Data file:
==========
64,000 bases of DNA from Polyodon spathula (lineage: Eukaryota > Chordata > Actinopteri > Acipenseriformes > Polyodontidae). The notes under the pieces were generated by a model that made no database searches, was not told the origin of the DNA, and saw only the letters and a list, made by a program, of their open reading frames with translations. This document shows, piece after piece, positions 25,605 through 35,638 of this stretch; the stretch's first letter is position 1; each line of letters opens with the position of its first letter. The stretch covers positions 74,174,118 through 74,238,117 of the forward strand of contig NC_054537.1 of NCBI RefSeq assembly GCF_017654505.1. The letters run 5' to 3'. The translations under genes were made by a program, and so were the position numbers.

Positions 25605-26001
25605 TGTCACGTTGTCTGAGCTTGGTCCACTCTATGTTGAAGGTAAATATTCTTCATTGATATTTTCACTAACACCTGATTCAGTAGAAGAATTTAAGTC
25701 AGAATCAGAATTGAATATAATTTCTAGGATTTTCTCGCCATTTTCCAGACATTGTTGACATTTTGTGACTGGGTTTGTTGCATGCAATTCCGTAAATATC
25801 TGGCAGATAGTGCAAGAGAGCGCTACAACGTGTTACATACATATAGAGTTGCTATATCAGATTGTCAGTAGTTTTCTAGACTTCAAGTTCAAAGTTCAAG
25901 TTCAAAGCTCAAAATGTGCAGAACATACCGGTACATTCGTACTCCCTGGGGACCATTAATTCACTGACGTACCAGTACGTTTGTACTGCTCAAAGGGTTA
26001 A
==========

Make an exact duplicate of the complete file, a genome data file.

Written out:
64,000 bases of DNA from Polyodon spathula (lineage: Eukaryota > Chordata > Actinopteri > Acipenseriformes > Polyodontidae). The notes under the pieces were generated by a model that made no database searches, was not told the origin of the DNA, and saw only the letters and a list, made by a program, of their open reading frames with translations. This document shows, piece after piece, positions 25,605 through 35,638 of this stretch; the stretch's first letter is position 1; each line of letters opens with the position of its first letter. The stretch covers positions 74,174,118 through 74,238,117 of the forward strand of contig NC_054537.1 of NCBI RefSeq assembly GCF_017654505.1. The letters run 5' to 3'. The translations under genes were made by a program, and so were the position numbers.

Positions 25605-26001
25605 TGTCACGTTGTCTGAGCTTGGTCCACTCTATGTTGAAGGTAAATATTCTTCATTGATATTTTCACTAACACCTGATTCAGTAGAAGAATTTAAGTC
25701 AGAATCAGAATTGAATATAATTTCTAGGATTTTCTCGCCATTTTCCAGACATTGTTGACATTTTGTGACTGGGTTTGTTGCATGCAATTCCGTAAATATC
25801 TGGCAGATAGTGCAAGAGAGCGCTACAACGTGTTACATACATATAGAGTTGCTATATCAGATTGTCAGTAGTTTTCTAGACTTCAAGTTCAAAGTTCAAG
25901 TTCAAAGCTCAAAATGTGCAGAACATACCGGTACATTCGTACTCCCTGGGGACCATTAATTCACTGACGTACCAGTACGTTTGTACTGCTCAAAGGGTTA
26001 A